• Hobbies and Interests A biodata typically begins with personal information
and is typically one to three pages long. In some countries, it is used to apply for
employment and in some other countries such as India, it is used as a marriage biodata
to present to a prospective marriage partner. As seen earlier, if your biodata matches the
requirements of the prospective employer, then you may be called for a formal interview. Now that we have an introduction to what a
Summary, CV and a Biodata really are, let us look at the actual differences. Here we have the differences between resume,
CV and biodata in a table or format. Let’s take a look at the features one by one. So, when it comes to professional details,
a resume needs to provide a concise summary. A CV needs a brief about the details but typically
more details than a resume will be included. In a bio-data the professional details are
needed as a concise summary or as requested. When the personal details are concerned in
a resume, you need to include only very minimal personal details and a resume focuses very
less on them. A CV needs very minimal personal details and
it focuses very less on them. A bio-data needs a lot of personal details
and focuses heavily on them. When talking about how long the document should
be, a resume is ideally one to two pages long. In contrast, a CV is usually three to ten
pages long, whereas a bio-data is typically one to three pages long. When talking about customization, a resume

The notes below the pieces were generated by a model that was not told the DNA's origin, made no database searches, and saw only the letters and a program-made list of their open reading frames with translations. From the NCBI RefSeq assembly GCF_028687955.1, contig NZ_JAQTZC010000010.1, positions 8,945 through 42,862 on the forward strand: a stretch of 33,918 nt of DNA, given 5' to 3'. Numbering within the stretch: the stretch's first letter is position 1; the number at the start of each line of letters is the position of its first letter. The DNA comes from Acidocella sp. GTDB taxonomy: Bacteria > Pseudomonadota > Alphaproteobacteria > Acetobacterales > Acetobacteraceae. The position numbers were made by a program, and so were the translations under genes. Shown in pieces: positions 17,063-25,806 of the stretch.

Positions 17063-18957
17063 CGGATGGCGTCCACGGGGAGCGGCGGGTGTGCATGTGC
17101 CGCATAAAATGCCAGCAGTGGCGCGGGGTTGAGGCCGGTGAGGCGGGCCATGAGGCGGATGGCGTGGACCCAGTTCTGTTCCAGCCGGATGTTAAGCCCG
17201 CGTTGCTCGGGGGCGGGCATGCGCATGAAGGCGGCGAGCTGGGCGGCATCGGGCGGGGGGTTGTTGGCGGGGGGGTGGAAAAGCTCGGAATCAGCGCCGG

can be customized so that you can highlight your skills that intersect with the job requirement. When talking about a CV it does not change
with the job and only needs to be updated to include the latest job info. For a bio-data it remains the same for the
most part and only needs to be updated to include the latest job info. A resume is suitable for applying for many
types of corporate roles and used in many countries across the globe. A CV is widely used in applying for academic
roles in some countries it can be specifically asked for interchangeably with a resume. A bio-data is suitable for applying for jobs
in some cases and even for seeking matrimonial alliance in some countries such as India. When discussing about geography, a resume
is widely used across many countries such as USA, Canada, etc. When talking about a CV, it is used in some
countries or upon demand depending upon the requirement to refine the candidate selection. Examples of countries that use CV are United
Kingdom, Europe, New Zealand, India etc. And lastly, a bio-data is used in some South
Asian countries such as India Sri Lanka, Bangladesh, etc. Hope these sets of similarities and differences
have enlightened you on the topics discussed and gave you a much better idea and eliminated
any confusion you may have had. If a prospective employer asks you for a CV
or a biodata and if you want to ensure that you send them the documentation they are asking
for, try calling them or send them an email asking to confirm if they are referring to
a standard two page resume or a full-blown CV or a biodata and then proceed according
to the response you receive and that would help eliminate any confusion you may have. That’s all for now, see you in the next
video.